If the writer provided a full reference/citation, your search will be fairly easy. Use CPP’s OneSearch, Google, and Google Scholar to track down the study/report/statistic and other related sources that could be helpful.
If a full reference/citation is absent from the writing, look for the descriptive detail or notes that help identify the study/report/statistic or its source. Look for the following kinds of details (and then use the words in your search):
What organization, journal, researchers or authors are mentioned by name? Usually an organization, the name of a journal, or one or two researchers/authors are named with their credentials or affiliation.
What identifying elements about the study/report are provided? For example:
What person, place, or thing is the focus? What specific characteristic about the organism, element, object, population group, behavior, event, or development is provided?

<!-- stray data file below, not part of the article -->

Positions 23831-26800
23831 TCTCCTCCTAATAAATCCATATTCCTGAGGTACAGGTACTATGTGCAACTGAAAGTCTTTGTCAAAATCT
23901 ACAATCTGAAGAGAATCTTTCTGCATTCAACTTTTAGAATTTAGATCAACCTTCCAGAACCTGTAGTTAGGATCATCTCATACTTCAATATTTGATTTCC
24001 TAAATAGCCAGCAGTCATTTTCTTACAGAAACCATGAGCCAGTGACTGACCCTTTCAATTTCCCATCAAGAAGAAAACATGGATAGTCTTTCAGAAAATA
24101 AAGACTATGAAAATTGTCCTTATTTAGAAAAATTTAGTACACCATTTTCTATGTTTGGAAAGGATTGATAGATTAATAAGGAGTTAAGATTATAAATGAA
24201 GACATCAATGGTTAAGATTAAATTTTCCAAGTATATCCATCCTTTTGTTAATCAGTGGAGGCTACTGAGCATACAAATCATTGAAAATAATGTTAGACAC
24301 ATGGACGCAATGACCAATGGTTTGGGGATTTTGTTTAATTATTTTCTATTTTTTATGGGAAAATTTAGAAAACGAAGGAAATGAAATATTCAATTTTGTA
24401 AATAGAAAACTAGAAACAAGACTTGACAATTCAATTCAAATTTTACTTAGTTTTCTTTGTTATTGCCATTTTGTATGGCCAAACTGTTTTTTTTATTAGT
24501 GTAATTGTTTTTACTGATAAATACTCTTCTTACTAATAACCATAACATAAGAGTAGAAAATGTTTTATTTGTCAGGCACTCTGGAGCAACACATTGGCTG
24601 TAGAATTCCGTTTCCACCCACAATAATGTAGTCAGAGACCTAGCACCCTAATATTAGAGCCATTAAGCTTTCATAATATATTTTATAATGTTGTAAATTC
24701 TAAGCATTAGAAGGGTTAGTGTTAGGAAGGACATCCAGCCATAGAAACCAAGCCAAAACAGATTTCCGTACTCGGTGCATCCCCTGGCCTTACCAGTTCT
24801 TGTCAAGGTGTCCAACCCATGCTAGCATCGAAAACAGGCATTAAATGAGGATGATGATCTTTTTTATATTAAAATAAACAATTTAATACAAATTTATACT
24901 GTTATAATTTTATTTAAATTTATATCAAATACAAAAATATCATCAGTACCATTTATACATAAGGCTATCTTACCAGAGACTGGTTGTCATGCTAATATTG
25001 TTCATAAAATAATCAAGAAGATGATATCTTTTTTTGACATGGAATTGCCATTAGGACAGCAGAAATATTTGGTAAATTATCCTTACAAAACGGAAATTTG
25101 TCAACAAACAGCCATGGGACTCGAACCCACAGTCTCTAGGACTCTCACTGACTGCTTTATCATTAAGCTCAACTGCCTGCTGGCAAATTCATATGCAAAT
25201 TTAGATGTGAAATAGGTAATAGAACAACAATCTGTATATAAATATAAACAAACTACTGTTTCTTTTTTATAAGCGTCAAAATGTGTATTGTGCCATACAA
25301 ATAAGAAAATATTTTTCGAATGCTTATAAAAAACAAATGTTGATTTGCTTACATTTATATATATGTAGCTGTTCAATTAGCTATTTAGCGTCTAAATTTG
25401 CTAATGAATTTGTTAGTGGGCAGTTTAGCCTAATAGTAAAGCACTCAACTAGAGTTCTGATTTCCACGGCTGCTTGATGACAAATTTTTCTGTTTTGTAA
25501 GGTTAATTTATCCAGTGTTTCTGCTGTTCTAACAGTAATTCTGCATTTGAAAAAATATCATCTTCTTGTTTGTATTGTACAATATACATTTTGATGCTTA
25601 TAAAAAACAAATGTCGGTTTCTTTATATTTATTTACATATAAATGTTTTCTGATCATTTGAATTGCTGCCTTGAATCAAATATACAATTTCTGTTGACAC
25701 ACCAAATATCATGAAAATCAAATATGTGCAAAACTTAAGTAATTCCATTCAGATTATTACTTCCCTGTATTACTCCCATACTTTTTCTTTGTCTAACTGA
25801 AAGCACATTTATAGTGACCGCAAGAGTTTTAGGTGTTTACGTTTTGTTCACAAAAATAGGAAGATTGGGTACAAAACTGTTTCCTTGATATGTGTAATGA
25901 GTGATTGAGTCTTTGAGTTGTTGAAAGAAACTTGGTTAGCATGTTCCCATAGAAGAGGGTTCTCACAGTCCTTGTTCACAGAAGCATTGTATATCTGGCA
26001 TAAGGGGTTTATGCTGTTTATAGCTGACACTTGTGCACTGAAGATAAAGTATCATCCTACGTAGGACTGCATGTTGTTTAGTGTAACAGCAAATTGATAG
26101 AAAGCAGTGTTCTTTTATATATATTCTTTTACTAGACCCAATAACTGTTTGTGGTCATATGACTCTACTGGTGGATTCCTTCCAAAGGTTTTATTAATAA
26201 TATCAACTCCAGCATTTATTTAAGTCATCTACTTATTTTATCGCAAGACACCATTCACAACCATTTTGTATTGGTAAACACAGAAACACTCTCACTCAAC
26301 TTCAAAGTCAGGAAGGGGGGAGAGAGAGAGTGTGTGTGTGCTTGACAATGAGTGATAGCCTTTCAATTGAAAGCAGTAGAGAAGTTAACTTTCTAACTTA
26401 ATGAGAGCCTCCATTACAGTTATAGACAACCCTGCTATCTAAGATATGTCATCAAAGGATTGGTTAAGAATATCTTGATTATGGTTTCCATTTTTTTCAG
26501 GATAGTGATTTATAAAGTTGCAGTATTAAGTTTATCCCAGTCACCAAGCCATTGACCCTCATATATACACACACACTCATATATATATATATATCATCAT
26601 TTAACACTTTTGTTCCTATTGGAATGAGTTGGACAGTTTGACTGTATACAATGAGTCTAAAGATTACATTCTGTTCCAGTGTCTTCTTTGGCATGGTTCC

What outcome, conclusion, or discovery is mentioned? Often this is communicated with a number or percentage.
The study/report/statistic you seek might be in the form of a journal article, or it could be an article or paper at an organization’s web site.
The study/report/statistic could be accessible (e.g., you could get it via the open Web, from the library’s databases, or the library’s Document Delivery service); or it might be inaccessible (e.g., a study conducted by a private company).
If the study/report/statistic seems inaccessible, check with a librarian for assistance.
You may need to choose a different study/report/statistic to pursue. Be sure to leave yourself enough time to find out.
Check for matching information: